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The Expo of the unthinkable

Everybody's talking about consumers at Expo West 2011. No surprises there, but everybody's talking about consumers in a way that speaks baldly and directly to a power inversion moving its way inexorably through the cabinets in our kitchens, the aisles in our stores, and the cubicles in our offices. Companies appear to have lost control of commerce, thanks to social media, the very public debate about health & wellness, and the frightening outlook for preventable diseases afflicting Americans of every stripe, especially our children. This is a process, of course, with variations and degrees across different industries operating in natural products, but what seems more and more certain is the presumption of the outcome here. Companies lost. Consumers won.

Here are three voices sounding the clarion call of consumer advocacy from the floors of Expo.

  • Jeff Hilton of Integrated Marketing Group: "Consumer power is clearly on the rise. It's frightening to some companies, invigorating to others, but consumers have all of the control today. The smart companies are opening up their brands and letting consumers become part of that story."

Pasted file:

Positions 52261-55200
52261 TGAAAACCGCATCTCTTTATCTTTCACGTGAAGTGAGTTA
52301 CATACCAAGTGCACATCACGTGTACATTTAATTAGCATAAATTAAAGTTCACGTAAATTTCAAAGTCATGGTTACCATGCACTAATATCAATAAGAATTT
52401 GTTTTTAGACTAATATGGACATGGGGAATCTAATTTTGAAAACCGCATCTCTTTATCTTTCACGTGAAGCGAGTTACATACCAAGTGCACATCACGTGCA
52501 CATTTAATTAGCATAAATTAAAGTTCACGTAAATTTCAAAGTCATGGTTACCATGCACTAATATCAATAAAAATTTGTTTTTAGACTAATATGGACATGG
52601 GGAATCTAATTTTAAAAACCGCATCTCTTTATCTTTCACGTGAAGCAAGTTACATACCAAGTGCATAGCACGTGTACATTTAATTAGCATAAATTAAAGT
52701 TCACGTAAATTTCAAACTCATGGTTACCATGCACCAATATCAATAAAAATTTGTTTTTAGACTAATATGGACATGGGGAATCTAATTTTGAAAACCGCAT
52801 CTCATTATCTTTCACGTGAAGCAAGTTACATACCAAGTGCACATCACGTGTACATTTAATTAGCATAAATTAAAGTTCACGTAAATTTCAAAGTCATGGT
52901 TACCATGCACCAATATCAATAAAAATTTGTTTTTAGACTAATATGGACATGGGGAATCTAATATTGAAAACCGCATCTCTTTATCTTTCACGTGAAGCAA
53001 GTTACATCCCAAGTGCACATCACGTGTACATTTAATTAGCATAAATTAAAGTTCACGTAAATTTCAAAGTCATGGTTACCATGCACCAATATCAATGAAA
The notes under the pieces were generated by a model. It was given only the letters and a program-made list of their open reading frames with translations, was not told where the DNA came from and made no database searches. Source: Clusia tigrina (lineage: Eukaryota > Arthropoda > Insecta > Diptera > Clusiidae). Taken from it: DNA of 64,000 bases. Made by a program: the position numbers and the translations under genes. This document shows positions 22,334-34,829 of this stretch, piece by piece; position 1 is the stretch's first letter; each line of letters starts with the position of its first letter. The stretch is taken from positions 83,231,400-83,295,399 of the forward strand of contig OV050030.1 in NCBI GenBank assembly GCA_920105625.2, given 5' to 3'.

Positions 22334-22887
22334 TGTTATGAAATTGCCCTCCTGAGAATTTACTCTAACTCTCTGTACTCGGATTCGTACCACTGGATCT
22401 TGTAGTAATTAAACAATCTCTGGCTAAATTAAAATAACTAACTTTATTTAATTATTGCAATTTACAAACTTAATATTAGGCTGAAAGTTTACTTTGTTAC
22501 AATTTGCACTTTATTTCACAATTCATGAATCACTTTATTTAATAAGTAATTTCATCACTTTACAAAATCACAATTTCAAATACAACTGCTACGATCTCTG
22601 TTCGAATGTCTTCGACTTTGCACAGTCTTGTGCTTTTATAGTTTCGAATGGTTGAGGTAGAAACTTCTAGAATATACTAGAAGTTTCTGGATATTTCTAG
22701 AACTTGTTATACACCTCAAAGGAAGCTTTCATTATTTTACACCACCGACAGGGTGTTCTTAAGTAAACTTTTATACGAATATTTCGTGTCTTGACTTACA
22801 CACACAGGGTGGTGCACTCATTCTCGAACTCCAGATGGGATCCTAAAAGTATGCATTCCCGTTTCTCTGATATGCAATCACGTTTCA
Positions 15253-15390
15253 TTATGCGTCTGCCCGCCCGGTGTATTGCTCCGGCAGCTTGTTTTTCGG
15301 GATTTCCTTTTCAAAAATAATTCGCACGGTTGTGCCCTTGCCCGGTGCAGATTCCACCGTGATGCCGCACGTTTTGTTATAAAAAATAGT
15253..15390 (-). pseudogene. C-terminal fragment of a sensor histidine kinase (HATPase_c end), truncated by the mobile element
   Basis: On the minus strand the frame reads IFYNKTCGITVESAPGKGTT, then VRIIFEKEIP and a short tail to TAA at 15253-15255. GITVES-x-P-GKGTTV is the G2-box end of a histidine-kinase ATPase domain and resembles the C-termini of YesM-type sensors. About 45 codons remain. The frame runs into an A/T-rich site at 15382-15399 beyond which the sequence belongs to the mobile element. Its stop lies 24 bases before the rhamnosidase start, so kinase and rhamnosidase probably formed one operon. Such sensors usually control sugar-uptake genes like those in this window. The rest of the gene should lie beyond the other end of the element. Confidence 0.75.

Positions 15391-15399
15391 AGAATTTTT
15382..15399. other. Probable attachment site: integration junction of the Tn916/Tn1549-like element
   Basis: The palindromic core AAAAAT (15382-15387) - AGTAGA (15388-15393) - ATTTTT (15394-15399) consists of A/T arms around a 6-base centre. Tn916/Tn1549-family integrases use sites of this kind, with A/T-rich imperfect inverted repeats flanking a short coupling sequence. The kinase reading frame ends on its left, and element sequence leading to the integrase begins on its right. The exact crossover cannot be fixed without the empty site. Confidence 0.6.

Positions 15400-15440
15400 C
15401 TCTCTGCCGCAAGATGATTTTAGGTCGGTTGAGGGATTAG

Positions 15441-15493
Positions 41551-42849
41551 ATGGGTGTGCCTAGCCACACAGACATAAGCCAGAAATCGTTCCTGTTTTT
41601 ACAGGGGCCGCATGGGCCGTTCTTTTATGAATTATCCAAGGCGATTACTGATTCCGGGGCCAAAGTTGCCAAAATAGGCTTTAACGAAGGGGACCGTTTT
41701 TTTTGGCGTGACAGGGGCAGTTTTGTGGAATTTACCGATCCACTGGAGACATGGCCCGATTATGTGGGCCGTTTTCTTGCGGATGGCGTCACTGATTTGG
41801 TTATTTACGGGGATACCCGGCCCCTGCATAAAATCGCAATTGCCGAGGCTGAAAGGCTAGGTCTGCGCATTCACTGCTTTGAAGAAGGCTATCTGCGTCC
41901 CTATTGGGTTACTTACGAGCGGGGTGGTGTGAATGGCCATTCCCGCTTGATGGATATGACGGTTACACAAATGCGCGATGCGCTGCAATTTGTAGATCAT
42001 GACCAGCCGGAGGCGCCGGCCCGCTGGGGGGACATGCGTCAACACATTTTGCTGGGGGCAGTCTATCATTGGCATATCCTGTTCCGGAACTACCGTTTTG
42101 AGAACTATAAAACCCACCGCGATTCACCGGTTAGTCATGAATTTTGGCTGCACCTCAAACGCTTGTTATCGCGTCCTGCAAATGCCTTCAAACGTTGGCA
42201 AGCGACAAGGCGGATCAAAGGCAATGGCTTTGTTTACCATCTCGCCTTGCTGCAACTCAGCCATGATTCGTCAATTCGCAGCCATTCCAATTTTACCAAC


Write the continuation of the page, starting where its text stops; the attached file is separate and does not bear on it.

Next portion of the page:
• Donald Wilkes of Blue Pacific Flavors: "The consumer is moving so fast now that traditional, hierarchical businesses just can't keep up. It really is the age of the unthinkable," in reference to Joshua Ramo's book of that name.
  • Alex Bogusky of Fearless Cottage and Common: "For the first time ever in history, the majority of mass media is unsponsored. It's peer-to-peer. It's us speaking to each other in authentic voices. There's a big shift in power underway as media control moves from companies and governments to the consumers."

The takeaway here, still months and years in the making, is that companies wedded to secret formulations and toxic ingredients are not aligned with today's consumers. Companies not willing to adopt transparent business practices are not speaking clearly to the wants and needs of those consumers. Companies that respond to their consumers, as always, can only stand to prosper from this changing dynamic while companies trapped in subtrefuge and obfuscation stand little to no chance. There's just no hiding anymore. In this new light, Anaheim feels a bit like Woodstock this weekend—with a lot more marketing spend clouding that grassroots agenda. As Hilton suggests, Woodstock 2011 is both an invigorating and frightening prospect.

Fully empowered, whatever will consumers do with this new sense of agency? Will we shape our companies to better promote our well-being? How so? Are we up to the challenge, given the carnage already at play in the marketplace? Which companies will adapt and survive? Walking the booths at Expo, it's easy to succumb to novel products and the pomp and circumstance of high commerce, but the real trends at play seem quieter and a bit more cerebral to me. I'm beginning to think that commerce may not look like this for much longer.

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